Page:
Editor's Correspondence |

Underrepresentation of the Risk and Incidence of Anaphylaxis to Foods

Scott H. Sicherer, MD; Hugh A. Sampson, MD; S. Allan Bock, MD; Anne Muñoz-Furlong
Arch Intern Med. 2001;161(16):2046-2047. doi:.
Text Size: A A A
Published online


We were puzzled by the review article on anaphylaxis by Neugut et al1 recently published in the ARCHIVES. The authors estimated that anaphylaxis to foods, drugs, latex, and insect stings may affect 1.2% to 15.0% of the US population. Risks and rates of idiopathic, exercise-induced, and other causes of anaphylaxis were not included in this estimate. They point out numerous limitations in their analysis, primarily stemming from variations in the definition of anaphylaxis and the lack of studies performed on unselected populations. Although we recognize these limitations, we were most surprised by their apparent underestimate of the impact of food-induced anaphylaxis. In the abstract, the rate of food-induced anaphylaxis was reported as 0.0004% and the minimal population at risk was reported as 1099 compared with minimal estimates of 1.9 million for penicillin, 1.36 million for insect stings, and 22 000 for radiocontrast media.

Sign In to Access Full Content

Don't have Access?

Register and get free email Table of Contents alerts, saved searches, PowerPoint downloads, CME quizzes, and more

Subscribe for full-text access to content from 1998 forward and a host of useful features

Activate your current subscription (AMA members and current subscribers)

Purchase Online Access to this article for 24 hours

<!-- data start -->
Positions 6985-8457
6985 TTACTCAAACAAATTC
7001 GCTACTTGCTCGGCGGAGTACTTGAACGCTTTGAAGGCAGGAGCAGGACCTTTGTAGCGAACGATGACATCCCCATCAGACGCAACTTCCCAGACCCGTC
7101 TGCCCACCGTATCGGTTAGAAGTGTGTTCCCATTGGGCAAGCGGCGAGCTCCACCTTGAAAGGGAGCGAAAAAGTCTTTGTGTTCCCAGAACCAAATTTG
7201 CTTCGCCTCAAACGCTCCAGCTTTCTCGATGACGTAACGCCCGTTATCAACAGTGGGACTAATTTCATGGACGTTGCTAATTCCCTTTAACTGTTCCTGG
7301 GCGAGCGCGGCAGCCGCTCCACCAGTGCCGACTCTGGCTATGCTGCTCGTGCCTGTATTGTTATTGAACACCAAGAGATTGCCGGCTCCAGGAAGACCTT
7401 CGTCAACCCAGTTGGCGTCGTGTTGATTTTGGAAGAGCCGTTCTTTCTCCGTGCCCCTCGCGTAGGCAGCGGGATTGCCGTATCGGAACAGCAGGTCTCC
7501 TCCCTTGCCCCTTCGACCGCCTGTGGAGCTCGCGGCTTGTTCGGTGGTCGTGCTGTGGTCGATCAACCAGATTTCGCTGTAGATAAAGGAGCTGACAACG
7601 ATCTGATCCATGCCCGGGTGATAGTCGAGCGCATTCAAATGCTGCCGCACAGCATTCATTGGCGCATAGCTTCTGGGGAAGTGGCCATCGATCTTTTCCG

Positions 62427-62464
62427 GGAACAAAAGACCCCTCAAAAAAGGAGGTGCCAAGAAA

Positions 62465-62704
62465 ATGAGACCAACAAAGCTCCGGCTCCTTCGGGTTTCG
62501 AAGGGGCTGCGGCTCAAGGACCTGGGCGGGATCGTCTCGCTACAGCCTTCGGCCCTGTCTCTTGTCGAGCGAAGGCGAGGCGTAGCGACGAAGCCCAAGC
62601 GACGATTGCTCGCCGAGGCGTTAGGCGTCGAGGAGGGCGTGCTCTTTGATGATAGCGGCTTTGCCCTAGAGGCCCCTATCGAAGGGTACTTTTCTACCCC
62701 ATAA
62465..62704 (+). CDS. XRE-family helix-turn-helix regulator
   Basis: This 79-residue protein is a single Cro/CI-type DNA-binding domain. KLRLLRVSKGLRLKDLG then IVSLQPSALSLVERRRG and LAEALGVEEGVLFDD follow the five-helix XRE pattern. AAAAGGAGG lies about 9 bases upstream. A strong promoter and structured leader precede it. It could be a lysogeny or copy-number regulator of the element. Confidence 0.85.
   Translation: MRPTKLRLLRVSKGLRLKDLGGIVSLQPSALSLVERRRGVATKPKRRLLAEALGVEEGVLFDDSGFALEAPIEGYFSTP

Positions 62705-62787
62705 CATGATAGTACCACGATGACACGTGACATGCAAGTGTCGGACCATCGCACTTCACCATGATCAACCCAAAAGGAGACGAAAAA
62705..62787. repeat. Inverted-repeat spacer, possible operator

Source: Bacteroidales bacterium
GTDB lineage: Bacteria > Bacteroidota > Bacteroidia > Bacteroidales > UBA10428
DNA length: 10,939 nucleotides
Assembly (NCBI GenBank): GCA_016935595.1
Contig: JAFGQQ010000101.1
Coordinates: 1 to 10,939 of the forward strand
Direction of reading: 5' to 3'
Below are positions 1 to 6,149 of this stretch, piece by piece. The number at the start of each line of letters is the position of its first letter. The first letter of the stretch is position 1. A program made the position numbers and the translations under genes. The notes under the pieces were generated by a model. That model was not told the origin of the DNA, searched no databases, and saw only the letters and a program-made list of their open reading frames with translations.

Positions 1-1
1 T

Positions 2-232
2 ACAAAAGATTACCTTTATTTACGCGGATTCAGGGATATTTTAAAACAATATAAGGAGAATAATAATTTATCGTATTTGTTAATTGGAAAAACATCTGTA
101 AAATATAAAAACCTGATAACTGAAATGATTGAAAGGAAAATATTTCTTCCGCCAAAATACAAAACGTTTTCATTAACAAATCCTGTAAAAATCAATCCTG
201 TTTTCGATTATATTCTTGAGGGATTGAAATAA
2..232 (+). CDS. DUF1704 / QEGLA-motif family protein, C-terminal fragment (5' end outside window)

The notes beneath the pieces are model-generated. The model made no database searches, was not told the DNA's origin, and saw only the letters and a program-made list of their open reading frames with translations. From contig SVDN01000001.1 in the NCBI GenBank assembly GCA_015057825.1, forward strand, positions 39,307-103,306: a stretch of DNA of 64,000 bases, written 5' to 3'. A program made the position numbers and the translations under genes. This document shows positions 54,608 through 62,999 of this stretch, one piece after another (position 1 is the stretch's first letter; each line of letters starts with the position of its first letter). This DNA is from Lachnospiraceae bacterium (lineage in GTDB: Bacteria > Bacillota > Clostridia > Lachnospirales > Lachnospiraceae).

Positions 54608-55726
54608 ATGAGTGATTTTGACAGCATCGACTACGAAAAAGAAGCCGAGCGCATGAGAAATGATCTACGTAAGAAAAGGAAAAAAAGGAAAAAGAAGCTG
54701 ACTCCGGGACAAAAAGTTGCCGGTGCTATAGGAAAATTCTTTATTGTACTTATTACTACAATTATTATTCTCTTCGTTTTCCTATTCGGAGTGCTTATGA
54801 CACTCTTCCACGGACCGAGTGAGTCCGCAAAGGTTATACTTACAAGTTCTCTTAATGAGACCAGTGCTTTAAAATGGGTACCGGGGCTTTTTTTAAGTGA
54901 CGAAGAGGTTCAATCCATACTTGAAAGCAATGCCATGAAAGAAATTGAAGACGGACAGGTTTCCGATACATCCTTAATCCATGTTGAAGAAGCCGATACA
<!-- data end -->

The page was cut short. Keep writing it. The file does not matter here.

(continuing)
First Page Preview

View Large
First page PDF preview





September 10, 2001
Alfred I. Neugut, MD, PhD; Rachel L. Miller, MD; Anita Ghatak, MPH
Arch Intern Med. 2001;161(16):2047. doi:.
Meets CME requirements for:
Browse CME for all U.S. States
Accreditation Information
The American Medical Association is accredited by the Accreditation Council for Continuing Medical Education to provide continuing medical education for physicians. The AMA designates this journal-based CME activity for a maximum of 1 AMA PRA Category 1 CreditTM per course. Physicians should claim only the credit commensurate with the extent of their participation in the activity. Physicians who complete the CME course and score at least 80% correct on the quiz are eligible for AMA PRA Category 1 CreditTM.
Note: You must get at least of the answers correct to pass this quiz.
You have not filled in all the answers to complete this quiz
The following questions were not answered:
Sorry, you have unsuccessfully completed this CME quiz with a score of
The following questions were not answered correctly:
Commitment to Change (optional):
Indicate what change(s) you will implement in your practice, if any, based on this CME course.
Your quiz results:
The filled radio buttons indicate your responses. The preferred responses are highlighted
For CME Course: A Proposed Model for Initial Assessment and Management of Acute Heart Failure Syndromes
Indicate what changes(s) you will implement in your practice, if any, based on this CME course.
Citing articles are presented as examples only. In non-demo SCM6 implementation, integration with CrossRef’s "Cited By" API will populate this tab (http://www.crossref.org/citedby.html).
Submit a Comment


Some tools below are only available to our subscribers or users with an online account.

Web of Science® Times Cited: 2

Sign In to Access Full Content

Related Content

Customize your page view by dragging & repositioning the boxes below.

See Also...
Articles Related By Topic
Related Topics
PubMed Articles
The allergic emergency - management of Anaphylaxis. J Dtsch Dermatol Ges Published online Mar 27, 2014.;